Nine cats killed by bird flu in Poland as global outbreak continues

Science and Health

Nine cats have been confirmed to be infected with the H5N1 subtype of avian influenza in Poland, the country’s Chief Veterinary Officer announced on Monday, as reports of mammals being infected with the virus continue to increase.

The infected cats were found in Poznań, the tri-city metropolitan area, and Lublin, locations separated by distances of hundreds of kilometers.

According to the Chief Veterinary Officer, initial investigations found that the virus the cats were infected with is not the same strain as the virus that has been infecting gulls in the country in recent weeks.

The source of infection for the cats had not been identified as of Monday.

The Polish General Veterinary Inspectorate is working to establish a protocol for monitoring bird flu spread in cats and advised residents to keep cats indoors if possible, prevent contact between cats and wild animals, prevent cats from coming into contact with footwear, feed cats only with food from known sources, and wash their hands after coming into contact with animals.

A swan angry with a cat (Illustrative) (credit: Emrecan Algül/Pexels)

Mass die-offs of mammals continue due to bird flu

The reports from Poland come as reports of mammals being infected with avian influenza continue to spread across the globe, with mass die-offs of seals and sea lions reported in Russia and the Americas and dozens of foxes, skunks, dolphins, raccoons, cats, ferrets and other mammals found to be infected as well.

Dogs, cats and other pets have been affected by the outbreak in multiple countries as well, including the US and Canada.

In a recent interview with AFP, Ian Brown, virology head at the UK’s Animal and Plant Health Agency, stated that it would take “two or three minor changes in one protein of the viruses” for the bird flu to become more adapted to humans.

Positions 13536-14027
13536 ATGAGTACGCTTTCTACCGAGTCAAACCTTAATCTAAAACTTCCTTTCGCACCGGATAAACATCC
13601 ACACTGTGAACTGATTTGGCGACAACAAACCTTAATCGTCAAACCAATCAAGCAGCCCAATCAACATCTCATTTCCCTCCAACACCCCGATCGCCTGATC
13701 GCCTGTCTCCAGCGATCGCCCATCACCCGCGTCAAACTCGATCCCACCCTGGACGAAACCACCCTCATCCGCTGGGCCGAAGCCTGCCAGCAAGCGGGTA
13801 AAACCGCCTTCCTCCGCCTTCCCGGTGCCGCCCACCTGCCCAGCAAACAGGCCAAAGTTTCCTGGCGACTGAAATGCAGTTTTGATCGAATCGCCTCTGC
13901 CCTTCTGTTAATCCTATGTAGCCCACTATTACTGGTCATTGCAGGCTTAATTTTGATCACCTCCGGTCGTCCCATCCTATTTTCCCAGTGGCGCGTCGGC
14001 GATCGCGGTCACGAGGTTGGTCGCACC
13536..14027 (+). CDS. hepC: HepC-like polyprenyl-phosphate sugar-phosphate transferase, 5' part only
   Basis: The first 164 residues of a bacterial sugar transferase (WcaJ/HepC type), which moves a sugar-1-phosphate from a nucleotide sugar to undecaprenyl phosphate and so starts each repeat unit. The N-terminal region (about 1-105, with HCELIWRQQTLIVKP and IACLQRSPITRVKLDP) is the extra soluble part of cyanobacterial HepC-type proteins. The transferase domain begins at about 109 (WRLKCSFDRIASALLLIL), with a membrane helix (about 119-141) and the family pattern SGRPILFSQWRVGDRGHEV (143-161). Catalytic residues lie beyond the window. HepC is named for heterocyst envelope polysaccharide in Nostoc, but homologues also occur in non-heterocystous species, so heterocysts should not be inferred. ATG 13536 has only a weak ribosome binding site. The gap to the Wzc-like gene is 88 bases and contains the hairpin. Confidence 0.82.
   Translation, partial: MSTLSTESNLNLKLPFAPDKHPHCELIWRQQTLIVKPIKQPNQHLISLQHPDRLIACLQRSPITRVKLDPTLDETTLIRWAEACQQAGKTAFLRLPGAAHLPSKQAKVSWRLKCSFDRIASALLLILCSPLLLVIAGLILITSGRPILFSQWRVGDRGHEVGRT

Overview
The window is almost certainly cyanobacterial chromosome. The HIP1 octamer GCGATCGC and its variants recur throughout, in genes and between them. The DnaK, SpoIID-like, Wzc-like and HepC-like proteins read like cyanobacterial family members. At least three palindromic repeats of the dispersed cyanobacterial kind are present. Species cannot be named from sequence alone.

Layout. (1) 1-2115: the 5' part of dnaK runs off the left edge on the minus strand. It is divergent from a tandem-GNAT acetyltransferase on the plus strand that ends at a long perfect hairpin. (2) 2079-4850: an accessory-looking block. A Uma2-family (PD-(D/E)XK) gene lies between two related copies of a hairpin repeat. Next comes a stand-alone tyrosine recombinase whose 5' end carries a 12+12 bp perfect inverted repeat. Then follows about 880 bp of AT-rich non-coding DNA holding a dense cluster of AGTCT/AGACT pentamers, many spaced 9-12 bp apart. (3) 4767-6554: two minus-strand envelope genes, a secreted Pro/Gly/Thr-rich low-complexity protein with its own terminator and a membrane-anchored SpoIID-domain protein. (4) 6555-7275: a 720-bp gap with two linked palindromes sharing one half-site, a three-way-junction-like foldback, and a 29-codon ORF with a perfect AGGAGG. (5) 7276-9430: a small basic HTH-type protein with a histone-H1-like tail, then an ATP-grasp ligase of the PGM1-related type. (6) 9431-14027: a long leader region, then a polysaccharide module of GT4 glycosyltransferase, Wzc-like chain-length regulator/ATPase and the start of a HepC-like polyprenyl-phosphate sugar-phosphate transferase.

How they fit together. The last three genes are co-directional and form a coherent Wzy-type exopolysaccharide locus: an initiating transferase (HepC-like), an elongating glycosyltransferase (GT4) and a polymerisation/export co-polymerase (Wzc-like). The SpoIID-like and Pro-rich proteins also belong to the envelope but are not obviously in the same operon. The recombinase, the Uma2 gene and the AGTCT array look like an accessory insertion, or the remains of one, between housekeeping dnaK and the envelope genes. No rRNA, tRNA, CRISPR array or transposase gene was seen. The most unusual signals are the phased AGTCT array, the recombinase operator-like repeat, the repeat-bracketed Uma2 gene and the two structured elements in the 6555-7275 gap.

Since 2021, Europe and the Americas have been suffering from a continuous outbreak of H5N1 avian influenza which has been described as “the largest-ever” outbreak on all three continents. The outbreak, as well as other strains of the virus, has also spread to other locations around the globe.

In South Africa, two outbreaks of the H7 subtype of avian influenza were found recently, Reuters reported on Monday.

Thousands of wild birds, over 58 million domesticated birds, and nearly 200 mammals have been confirmed to have been affected by the bird flu in the US alone. In Europe, tens of thousands of wild and domestic birds were found to be infected in over 24 countries, with many sea birds affected.

Human cases of H5N1 have been detected in the UK, US, Cambodia, Ecuador and Chile.

European CDC advises hospitals on how to monitor patients for bird flu

On Monday, the European Centre for Disease Prevention and Control (ECDC) proposed new instructions for strengthening hospital surveillance for severe human bird flu infections, noting that “some epidemiological changes observed recently could contribute to a wider exposure of the general population to infected sick and dead wild birds (and mammalian species).”

Russia claims bird flu may be spreading in Ukraine’s Kherson

Additionally, on Tuesday, Russia’s Federal Service for Veterinary and Phytosanitary Supervision warned that avian influenza may be spreading in the Kherson Region of Ukraine as the conflict and the collapse of the Kakhovka dam complicate surveillance efforts, according to TASS.

The Russian agency additionally accused Ukraine of “hiding the real situation, particularly in terms of cases of highly pathogenic avian influenza in gull colonies.”

Last week, the US Department of Agriculture announced that it would be providing $502 million to prepare for additional outbreaks of avian influenza in the US.